The truth about your hair colour

Our hair is our most noticeable trait – and we obsess over it accordingly. But even though we spend lots of time enhancing and re-enhancing our tresses, we probably haven’t considered something pretty cool: what’s underneath all the gloss and highlights can be a barometer of your health. Match your natural shade (no cheating) to our guide and find out what your locks can tell you.

If you’re a blonde...

Protect your peepers
Women have a higher risk than men of developing age-related macular degeneration, an eye condition that can cause blindness. And fair-haired females are especially prone, says Dr Svetlana Kogan, founder of Doctors at Trump Place in New York. A diet rich in the natural compounds lutein and zeaxanthin – found in spinach and snow peas – can help fend it off. Dr Kogan suggests munching on one cup of the green vegies every day. Egg yolks are another good source of lutein – so forego the eggwhite omelettes (we know – tough call).

Cover up
Melanin gives skin its colour and helps shield it from harmful UV rays, says dermatologist Dr Joel Schlessinger. Thing is, blondes produce less of the stuff, which leaves their skin (and especially their scalps) at a higher risk of melanoma. Buy a full-spectrum SPF 30+ sunscreen that shields against harmful UVA and UVB rays. And don’t neglect your head: “Blondes should always wear a hat when they’re in direct sunlight,” says Dr Schlessinger.

If you’re a brunette...

Hold on to your hair
The percentage of women suffering from genetic thinning is increasing, says trichologist Dr David Salinger, from the Sydney Trichology and Hair Loss Centre. Around one in five Australian women over 30 now experience hair loss. If your locks do start to thin, it’s more likely to show if you’re a brunette. That could be because they have less hair to begin with: “Brown tresses are generally coarser and thicker than blonde or red strands, and your body produces fewer of them,” Dr Schlessinger says. So when brown hair follicles die, they leave behind more noticeable thin patches. Stave off sparse coverage by eating right. Low iron can contribute to hair loss, so start swallowing 18 milligrams a day; one cup of fortified oats provides your daily fill.

Stub out that butt
Your chestnut mane is the result of lots of melanin, which could fast-track your dependency on nicotine. The reason: melanin prevents your liver from quickly metabolising the drug, and the longer it’s in your system, the faster you become hooked. Animal studies suggest that vitamin C helps keep your liver in top shape. Get your 75 milligrams a day in the form of half a cup of red capsicum or a medium-sized orange. Your best bet, though, is never to pick up a cancer stick.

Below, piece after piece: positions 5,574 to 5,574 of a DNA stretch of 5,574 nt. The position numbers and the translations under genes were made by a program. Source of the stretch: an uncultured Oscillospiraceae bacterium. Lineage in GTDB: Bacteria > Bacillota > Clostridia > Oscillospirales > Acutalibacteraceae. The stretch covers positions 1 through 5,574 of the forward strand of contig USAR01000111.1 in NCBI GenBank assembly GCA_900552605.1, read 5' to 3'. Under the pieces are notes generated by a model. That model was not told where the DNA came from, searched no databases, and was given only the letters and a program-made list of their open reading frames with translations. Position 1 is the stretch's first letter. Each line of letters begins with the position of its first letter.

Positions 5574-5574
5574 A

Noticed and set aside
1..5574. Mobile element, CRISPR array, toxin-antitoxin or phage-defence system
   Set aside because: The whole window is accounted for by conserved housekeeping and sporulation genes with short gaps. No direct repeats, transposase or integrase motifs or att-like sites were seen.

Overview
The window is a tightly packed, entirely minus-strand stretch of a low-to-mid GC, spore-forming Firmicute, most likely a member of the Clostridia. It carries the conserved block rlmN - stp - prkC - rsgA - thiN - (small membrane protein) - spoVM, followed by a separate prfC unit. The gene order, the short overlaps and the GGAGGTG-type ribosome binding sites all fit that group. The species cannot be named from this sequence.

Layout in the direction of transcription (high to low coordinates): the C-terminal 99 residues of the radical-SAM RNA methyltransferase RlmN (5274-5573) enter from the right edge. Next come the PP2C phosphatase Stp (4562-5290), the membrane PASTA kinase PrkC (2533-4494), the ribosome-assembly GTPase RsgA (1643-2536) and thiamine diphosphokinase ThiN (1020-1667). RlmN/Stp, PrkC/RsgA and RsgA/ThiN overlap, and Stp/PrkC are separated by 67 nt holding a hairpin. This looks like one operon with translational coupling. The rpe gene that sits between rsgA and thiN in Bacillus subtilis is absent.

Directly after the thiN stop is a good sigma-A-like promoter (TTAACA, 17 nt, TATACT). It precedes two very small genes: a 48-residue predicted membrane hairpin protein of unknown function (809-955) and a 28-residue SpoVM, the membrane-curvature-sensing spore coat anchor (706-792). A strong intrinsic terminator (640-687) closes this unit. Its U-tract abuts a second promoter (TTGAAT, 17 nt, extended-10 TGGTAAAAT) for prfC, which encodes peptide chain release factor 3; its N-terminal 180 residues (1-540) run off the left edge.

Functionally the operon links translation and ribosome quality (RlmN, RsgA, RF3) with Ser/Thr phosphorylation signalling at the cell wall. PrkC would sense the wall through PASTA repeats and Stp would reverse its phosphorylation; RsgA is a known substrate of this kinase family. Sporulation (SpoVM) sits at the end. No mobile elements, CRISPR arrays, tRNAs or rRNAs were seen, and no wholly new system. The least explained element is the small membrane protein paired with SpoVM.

Attract the opposite sex
Do gentlemen really prefer blondes? Nope, not when it comes to long-term relationships, according to research from Florida State University in the US. Plus, according to a survey of 3000 conducted by Andrew Collinge, men prefer brunettes as serious mates because they see them as more reliable and steady.

If you’re a redhead...

Watch your mouth
The next time Florence goes in for a cavity filling (with or without her Machine), she might want to ask for extra anaesthetic. Fiery locks, it turns out, stem from an inherited DNA mutation that also makes redheads resistant to general and local anaesthetics, says anaesthesiologist Dr Daniel Sessler. In fact, carrot-tops may need up to 20 per cent more numbing juice than blondes or brunettes. But don’t let a little hurt keep you from getting good oral care: talk to your dentist about pain management before climbing (reluctantly) into her chair, or take 400 milligrams of ibuprofen one hour before the appointment.

Look out for Parkinson’s
A recent Harvard study found that redheads have an almost 90 per cent greater chance of developing the disease. Why? Possibly because of that same gene mutation – it influences another type of gene that, when also mutated, can be associated with Parkinson’s. On the plus side, research shows that folic acid might delay the progression of the illness. Aim to get plenty of folate in your diet – good sources include lentils, beans, spinach
and asparagus.

Stock up on condoms
Redheads make red-hot lovers, or so the stereotype goes. And according to one study, they get a lot more action. This might be due to a self-fulfilling prophecy, says Dr Kogan. “Red is associated with fire, and fire is associated with passion,” she says.

“Often, you become what people expect of you.” Something others are eager to try: recent Clairol research shows nearly 40 per cent of people said they’d go scarlet for a day if they could.